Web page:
Dave Melita was among the first Meteorologists to offer detailed weather forecasts to energy trading groups in the early 1990’s. Up to that point many of the largest trading houses still relied primarily on NWS 6-10 and 8-14 day forecasts. Since then Dave has been producing long range weather forecasts that consistently outperform conventional government and private weather forecast services. His energy weather newsletters are written in a detailed yet understandable format that describe complex atmospheric processes in a clear straightforward manner. His long range forecast accuracy and ability to concisely identify key weather elements of importance to the energy industry have attracted many of the largest trading shops in the business as long term subscribers.
As a working Meteorologist since obtaining a Masters Degree in Meteorology in 1982 he has held public and private sector assignments in both atmospheric research and operational meteorology. Among his former coworkers are several of the most renown and accomplished atmospheric research scientists in the world with whom he maintains a professional working relationship. This collaboration has proved invaluable in enabling Dave to consistently identify and assess key atmospheric features responsible for driving weather conditions on a seasonal time scale. The result is a well known proven track record in which Dave has correctly forecast the degree and manner which important atmospheric signals, such as El Niño and La Niña, will impact an upcoming season months in advance.
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June 5 - Long Range Summary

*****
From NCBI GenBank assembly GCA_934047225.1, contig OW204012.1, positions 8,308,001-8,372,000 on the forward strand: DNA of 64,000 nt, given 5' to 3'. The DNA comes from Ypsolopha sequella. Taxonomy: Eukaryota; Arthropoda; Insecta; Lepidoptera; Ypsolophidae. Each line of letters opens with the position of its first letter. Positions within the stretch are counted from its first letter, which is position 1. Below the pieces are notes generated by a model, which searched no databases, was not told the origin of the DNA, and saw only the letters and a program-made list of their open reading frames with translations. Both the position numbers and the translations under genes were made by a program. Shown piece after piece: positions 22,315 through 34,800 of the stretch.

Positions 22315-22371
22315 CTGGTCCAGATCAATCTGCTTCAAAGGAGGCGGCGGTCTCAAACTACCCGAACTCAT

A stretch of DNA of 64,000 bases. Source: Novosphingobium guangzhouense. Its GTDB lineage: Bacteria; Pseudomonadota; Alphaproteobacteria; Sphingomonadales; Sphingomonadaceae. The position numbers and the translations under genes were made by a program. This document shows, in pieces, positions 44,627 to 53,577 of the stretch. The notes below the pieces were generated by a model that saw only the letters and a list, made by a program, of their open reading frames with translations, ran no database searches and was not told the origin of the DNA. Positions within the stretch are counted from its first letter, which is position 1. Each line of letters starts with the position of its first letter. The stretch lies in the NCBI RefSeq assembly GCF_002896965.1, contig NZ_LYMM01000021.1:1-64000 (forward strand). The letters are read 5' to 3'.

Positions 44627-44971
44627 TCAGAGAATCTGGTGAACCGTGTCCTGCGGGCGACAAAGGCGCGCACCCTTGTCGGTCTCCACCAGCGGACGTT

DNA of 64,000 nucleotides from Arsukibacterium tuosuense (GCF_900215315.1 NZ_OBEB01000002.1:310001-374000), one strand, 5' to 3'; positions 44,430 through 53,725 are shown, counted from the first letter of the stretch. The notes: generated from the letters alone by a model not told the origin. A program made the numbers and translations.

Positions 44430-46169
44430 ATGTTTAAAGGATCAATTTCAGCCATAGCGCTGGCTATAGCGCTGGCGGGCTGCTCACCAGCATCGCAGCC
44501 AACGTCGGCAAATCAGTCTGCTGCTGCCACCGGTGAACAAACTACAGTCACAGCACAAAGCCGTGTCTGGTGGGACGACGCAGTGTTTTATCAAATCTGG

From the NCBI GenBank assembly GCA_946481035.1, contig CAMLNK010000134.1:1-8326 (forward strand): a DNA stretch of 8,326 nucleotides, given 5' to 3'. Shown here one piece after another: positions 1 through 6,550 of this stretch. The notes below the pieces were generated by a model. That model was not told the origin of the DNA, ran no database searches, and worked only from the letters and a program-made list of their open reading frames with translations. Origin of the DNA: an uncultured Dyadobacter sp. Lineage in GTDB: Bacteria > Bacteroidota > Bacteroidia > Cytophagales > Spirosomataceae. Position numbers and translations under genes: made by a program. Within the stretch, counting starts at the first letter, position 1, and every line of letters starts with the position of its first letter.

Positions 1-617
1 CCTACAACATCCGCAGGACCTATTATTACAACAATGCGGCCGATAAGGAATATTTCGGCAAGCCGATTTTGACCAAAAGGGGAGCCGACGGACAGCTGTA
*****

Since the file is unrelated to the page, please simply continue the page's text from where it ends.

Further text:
Canadian air which surged into the Northeast early this past weekend in a more intense form (10°-15° below average) than models forecast is strong indication additional lobes of cold air poised to frequently drain down the Eastern Seaboard in stagnant flow into mid June will also be colder than computer generated forecasts. At least general timing of cold air reinforcement through the Northeast into the mid Atlantic region is of improved consensus in recent model runs; with Wednesday-Thursday marking the next noticeable double-digit below average temperature drop, followed by another early next week (Jun 12-13) that could be the coldest of the June series. While far less of this unseasonably cold air will reach the Midwest last week’s hot 90s in Chicago are unlikely to return. The western extent of cold air outbreaks focusing east of the Appalachians will interrupt brief intervals of seasonably warm low-mid 80s across the Midwest with 2-3 day periods of slightly below average mid 70s, to average out near seasonal temperatures over several day time scales through mid June. Meanwhile the Southwest is the next coolest region relative to climatology until stagnant amplified flow can breakdown at some point during the 11-15 day period. As with all major pattern shifts models are highly uncertain with important aspects of change leading to volatile 11-15 day forecasts, but lower amplitude flow in itself almost ensures the core of greatest heat currently locked between the Pacific Northwest and northern Plains (mainly 11°-15° above average) will spread eastward in a modifying (weakening) form mid-late June. Modestly dry surface conditions which developed between the Midwest and mid Atlantic region in late spring set the stage for sustained slightly above average mid-upper 80s during the latter half of June in these areas, but wetter conditions already developing across most of the Northeast are a cooler (near seasonal) Eastern Seaboard signal into the start of July according to 30-day MWA ensemble forecasts.
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